Monday, March 12, 2012

More Thoughts on Poetry in Nonfiction

Since my last post – an interview with Laura Purdie Salas author of A Leaf Can Be -- I can’t stop thinking about poetry in nonfiction. Not that poetry is categorized as nonfiction, but that poetic language and verse are used to convey factual information. Salas does a wonderful job capturing the many occupations of a leaf in her rolling rhyming scheme, but many other writers use free verse and lyrical prose in much the same way. An Egg is Quiet comes to mind, and Nicola Davies’s Bat Loves the Night. On her website, Davies says, “Writing picture books is like doing very difficult yoga for your brain! Everything you want to say must be fitted into a small number of words, and those words have to sound lovely when they are read aloud. It’s more like writing a poem than a book; every word has to earn its keep and be put in exactly the right place.”

I like that – lovely words in exactly the right places.

As I was doing a little surfing about nonfiction and poetry I came across a couple of interesting sites. The first is an article called “Making Time for Nonfiction Read Alouds” by Franki Siberson.

As a writer I think it is important to know what librarians and teachers think about our work. Siberson noticed that she rarely read nonfiction out loud to the children, and made a concerted effort to pull in more nonfiction so kids would hear all sorts of writing and enjoy all sorts of writing. She gives a nice list of different kinds of nonfiction that she likes to read to her class.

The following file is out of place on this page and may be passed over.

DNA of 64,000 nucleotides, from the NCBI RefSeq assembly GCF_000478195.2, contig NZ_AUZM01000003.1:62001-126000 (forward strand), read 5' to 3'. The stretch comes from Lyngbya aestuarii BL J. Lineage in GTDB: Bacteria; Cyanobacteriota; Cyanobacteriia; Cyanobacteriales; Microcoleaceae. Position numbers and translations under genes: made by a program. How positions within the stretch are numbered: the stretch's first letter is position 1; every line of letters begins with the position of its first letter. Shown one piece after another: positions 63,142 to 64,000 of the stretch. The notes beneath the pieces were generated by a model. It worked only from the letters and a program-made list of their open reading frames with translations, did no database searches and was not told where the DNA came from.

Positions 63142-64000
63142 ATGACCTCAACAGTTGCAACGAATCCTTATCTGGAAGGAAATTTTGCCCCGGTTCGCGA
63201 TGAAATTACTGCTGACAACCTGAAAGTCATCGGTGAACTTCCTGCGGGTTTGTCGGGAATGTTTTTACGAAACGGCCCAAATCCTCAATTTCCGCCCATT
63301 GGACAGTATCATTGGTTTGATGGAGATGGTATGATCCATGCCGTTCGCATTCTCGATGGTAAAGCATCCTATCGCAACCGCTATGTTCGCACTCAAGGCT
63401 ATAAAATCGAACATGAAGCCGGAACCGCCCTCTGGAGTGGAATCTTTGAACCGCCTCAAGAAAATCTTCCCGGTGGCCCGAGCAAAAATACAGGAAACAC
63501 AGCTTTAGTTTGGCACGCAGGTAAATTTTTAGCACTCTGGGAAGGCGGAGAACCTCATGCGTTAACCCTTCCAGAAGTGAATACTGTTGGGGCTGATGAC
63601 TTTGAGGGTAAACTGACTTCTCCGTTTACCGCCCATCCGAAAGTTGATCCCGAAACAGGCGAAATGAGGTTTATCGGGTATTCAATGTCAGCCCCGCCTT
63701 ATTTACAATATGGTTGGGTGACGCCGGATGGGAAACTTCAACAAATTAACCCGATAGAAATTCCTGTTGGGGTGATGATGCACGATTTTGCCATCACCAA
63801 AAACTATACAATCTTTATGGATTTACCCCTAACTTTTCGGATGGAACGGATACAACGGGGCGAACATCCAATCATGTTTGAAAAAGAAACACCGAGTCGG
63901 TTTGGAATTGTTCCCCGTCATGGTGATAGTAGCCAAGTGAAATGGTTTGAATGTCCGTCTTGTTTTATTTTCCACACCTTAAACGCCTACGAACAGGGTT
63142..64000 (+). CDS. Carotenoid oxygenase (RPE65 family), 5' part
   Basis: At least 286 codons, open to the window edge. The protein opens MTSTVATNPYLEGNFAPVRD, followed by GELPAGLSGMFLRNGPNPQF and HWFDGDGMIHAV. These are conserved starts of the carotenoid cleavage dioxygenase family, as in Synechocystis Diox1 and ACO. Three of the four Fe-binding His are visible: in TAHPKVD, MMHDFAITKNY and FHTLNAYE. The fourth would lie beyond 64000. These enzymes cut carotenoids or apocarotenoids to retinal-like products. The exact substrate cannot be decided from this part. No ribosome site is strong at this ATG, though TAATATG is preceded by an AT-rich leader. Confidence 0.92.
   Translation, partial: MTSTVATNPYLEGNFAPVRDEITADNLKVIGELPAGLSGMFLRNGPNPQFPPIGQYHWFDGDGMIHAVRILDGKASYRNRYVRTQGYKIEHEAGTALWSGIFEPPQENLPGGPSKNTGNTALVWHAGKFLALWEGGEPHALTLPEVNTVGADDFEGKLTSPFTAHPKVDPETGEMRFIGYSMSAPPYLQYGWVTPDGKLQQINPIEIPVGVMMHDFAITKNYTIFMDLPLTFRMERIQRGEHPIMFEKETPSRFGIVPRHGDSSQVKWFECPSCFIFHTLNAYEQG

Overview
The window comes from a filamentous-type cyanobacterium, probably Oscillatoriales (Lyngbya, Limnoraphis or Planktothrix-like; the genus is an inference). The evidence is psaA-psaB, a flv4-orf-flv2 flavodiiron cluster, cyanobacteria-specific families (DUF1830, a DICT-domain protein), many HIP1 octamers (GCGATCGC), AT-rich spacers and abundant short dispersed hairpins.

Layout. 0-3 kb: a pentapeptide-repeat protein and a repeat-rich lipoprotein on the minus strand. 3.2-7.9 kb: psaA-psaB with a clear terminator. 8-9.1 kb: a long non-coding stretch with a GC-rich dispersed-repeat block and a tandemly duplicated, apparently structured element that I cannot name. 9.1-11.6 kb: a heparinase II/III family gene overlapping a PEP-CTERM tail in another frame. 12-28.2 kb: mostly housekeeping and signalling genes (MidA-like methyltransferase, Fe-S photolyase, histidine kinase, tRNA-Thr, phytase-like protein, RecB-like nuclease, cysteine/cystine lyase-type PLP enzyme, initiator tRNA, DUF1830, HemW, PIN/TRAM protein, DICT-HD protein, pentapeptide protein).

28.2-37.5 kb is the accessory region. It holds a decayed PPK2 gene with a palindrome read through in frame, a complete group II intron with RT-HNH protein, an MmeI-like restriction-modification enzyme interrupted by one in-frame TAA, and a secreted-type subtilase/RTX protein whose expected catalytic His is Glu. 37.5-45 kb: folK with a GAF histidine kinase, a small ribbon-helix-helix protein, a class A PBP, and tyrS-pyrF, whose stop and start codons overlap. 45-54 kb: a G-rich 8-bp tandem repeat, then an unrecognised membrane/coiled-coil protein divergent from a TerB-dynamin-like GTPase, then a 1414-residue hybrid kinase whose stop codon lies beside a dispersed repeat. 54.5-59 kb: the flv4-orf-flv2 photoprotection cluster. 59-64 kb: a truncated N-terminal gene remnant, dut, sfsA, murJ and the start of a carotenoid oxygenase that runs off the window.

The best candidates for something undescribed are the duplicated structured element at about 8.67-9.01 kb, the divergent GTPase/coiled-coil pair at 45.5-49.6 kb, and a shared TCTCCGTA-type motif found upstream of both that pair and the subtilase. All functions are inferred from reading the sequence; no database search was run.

The second site I came upon bothered me. It is at Studyzone, and is a test prep quiz. “Let’s practice deciding if what you hear is fiction or nonfiction.” This is the sentence that bugged me – “Remember, fiction is an entertaining, make-believe story that is not real; nonfiction is true information that gives you facts to explain something.” Huh!

So, nonfiction isn’t entertaining??? You can’t learn anything from fiction??? I know this is for small children, but do we really need to drive that wedge between pleasure and learning when it comes to reading and books?

The fiction example reads: “Sarah Jane is my cow. Last week she told me a story about how she got her blue spots…”

The nonfiction example is: “Cats make great pets and are easy to take care of. Cats need to be fed several times a day….”

But what if the passage read: Sarah Jane is my cat and I love to take care of her. Each morning when she hops on my bed, nuzzles my face and purrs in my ear, I know it’s time to feed her.

I thought the news about amazingly-written and enjoyable-to-read nonfiction was common knowledge, but I guess not. We still have more work to do.

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